This is how sustainable environmental urban design leads to a Third Generation CPTED and how it can contribute to safety.

Accordingly, Eurostat surveys on Ljubljana showed the levels of satisfaction with public spaces, availability of green spaces and cleanliness increased since 2009 to nearly 90% satisfaction levels in 2015. Accompanying the green evolution is an improved quality of life.


Ljubljana’s focus on the city’s sustainable development created multiple activity nodes with opportunities for social interaction. Over 90% of the residents have consistently felt safe and trust in others in the city centre has increased from 57% in 2009 to 65% in 2015. Ljubljana also jumped to top 10 most livable EU capitals.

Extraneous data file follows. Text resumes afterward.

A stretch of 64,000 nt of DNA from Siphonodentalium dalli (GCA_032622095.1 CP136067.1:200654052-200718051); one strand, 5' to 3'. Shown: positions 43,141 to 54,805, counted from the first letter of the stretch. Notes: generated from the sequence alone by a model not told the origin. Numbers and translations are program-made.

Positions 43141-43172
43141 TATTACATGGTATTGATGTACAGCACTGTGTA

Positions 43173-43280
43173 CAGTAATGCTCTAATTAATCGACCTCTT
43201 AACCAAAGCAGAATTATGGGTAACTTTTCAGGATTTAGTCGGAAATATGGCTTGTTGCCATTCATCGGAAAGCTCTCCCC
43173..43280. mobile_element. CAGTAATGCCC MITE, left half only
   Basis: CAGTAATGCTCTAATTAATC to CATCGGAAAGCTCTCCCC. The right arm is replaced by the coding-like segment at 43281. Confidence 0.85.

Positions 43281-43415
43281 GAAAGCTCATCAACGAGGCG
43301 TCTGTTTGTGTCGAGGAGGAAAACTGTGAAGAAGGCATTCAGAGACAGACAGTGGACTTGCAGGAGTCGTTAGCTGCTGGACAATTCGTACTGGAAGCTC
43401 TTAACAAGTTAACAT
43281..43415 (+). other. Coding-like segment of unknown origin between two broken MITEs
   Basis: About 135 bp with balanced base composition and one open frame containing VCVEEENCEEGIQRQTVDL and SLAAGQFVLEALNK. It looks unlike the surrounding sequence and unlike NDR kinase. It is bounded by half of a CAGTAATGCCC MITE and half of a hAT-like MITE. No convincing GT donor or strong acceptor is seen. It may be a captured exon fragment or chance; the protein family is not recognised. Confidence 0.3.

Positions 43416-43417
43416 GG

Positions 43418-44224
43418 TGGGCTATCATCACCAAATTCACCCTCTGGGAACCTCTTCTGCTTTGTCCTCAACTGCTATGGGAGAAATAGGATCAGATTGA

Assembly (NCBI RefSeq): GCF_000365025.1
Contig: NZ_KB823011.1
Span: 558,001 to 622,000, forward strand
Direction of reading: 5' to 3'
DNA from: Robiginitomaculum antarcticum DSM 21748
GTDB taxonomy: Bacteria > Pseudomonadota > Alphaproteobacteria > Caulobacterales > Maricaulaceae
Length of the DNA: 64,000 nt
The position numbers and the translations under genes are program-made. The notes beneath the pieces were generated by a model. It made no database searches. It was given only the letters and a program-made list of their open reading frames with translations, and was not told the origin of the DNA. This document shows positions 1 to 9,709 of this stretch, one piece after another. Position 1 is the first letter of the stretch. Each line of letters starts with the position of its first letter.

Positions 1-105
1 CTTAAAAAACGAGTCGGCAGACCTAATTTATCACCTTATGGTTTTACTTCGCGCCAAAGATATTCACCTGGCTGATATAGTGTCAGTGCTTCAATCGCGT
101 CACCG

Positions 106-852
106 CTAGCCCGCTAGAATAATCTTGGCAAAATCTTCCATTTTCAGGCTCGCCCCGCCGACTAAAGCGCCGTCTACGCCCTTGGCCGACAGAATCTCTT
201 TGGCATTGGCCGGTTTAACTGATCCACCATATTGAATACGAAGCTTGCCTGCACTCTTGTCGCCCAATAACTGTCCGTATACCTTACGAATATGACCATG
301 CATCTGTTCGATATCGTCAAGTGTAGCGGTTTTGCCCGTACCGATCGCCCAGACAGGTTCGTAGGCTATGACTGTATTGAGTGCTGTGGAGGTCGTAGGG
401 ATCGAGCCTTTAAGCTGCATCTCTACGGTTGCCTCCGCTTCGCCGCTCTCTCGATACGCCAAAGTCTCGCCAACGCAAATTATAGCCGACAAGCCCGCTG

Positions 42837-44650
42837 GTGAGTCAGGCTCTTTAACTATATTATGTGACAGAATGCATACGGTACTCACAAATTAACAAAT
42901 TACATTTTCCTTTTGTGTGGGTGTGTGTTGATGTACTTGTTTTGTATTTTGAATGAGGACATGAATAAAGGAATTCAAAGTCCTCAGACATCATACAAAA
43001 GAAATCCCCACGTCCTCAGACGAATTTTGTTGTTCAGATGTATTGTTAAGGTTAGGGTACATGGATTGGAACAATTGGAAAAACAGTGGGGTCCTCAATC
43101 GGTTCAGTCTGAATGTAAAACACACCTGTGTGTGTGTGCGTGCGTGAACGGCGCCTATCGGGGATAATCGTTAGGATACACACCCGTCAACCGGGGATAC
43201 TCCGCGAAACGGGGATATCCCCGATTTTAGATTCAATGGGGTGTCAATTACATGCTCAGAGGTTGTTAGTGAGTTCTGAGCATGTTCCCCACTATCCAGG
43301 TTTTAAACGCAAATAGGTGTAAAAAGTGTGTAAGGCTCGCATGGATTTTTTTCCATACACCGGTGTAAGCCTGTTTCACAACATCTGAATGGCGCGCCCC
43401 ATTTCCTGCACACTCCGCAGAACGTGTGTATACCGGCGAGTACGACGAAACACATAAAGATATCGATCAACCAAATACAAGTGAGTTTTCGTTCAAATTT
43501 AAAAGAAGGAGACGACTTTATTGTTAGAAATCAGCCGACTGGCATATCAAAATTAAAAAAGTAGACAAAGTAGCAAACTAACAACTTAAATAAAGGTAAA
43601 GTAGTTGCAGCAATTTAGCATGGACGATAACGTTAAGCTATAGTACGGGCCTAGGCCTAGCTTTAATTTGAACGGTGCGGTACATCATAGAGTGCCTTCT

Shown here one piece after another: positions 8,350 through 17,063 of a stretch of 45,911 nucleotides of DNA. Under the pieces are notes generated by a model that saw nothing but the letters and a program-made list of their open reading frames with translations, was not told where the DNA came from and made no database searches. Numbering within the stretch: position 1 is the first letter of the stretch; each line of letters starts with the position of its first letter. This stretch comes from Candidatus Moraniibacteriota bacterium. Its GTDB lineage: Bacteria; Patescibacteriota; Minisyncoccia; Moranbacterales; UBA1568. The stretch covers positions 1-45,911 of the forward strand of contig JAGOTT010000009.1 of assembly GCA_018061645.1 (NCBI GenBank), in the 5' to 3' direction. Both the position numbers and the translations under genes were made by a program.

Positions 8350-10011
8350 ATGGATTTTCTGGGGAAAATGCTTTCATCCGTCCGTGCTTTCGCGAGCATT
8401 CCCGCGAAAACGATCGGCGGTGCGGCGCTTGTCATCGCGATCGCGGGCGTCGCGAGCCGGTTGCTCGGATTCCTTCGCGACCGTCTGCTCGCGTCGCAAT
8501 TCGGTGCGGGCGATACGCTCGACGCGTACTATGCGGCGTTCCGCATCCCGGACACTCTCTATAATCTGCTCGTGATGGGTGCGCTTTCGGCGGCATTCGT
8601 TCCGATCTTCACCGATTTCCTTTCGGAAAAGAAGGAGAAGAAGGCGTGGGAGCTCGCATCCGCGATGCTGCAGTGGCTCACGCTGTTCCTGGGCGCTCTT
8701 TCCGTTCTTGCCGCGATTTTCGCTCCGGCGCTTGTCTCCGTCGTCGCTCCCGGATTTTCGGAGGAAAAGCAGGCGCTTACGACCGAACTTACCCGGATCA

Preseren Square, the main piazza and activity node of Ljubljana

Ljubljana’s public realm achieves both First and Second Generation CPTED goals through increased social interaction and a higher sense of safety. In this case, much of that safety arises through integrating these CPTED components through sustainable technologies and green spaces. That is how a Third Generation CPTED might function in the future.

If Ljubljana successfully expands their green transformation of public spaces to the whole city, they may begin to realize a truly livable and socially cohesive city as advanced in its 2025 vision.

Saturday, June 17, 2017

Connecting in third places

Australian hostels truly get how to do third places
By Tarah Hodgkinson 

One of the main tenets of SafeGrowth is social cohesion. I recently spent a few weeks in Australia as part of a conference and research trip. During this trip, I spent some time in hostels on the east coast of the country. I was reminded of the importance of shared spaces or third places and their role in encouraging social cohesion.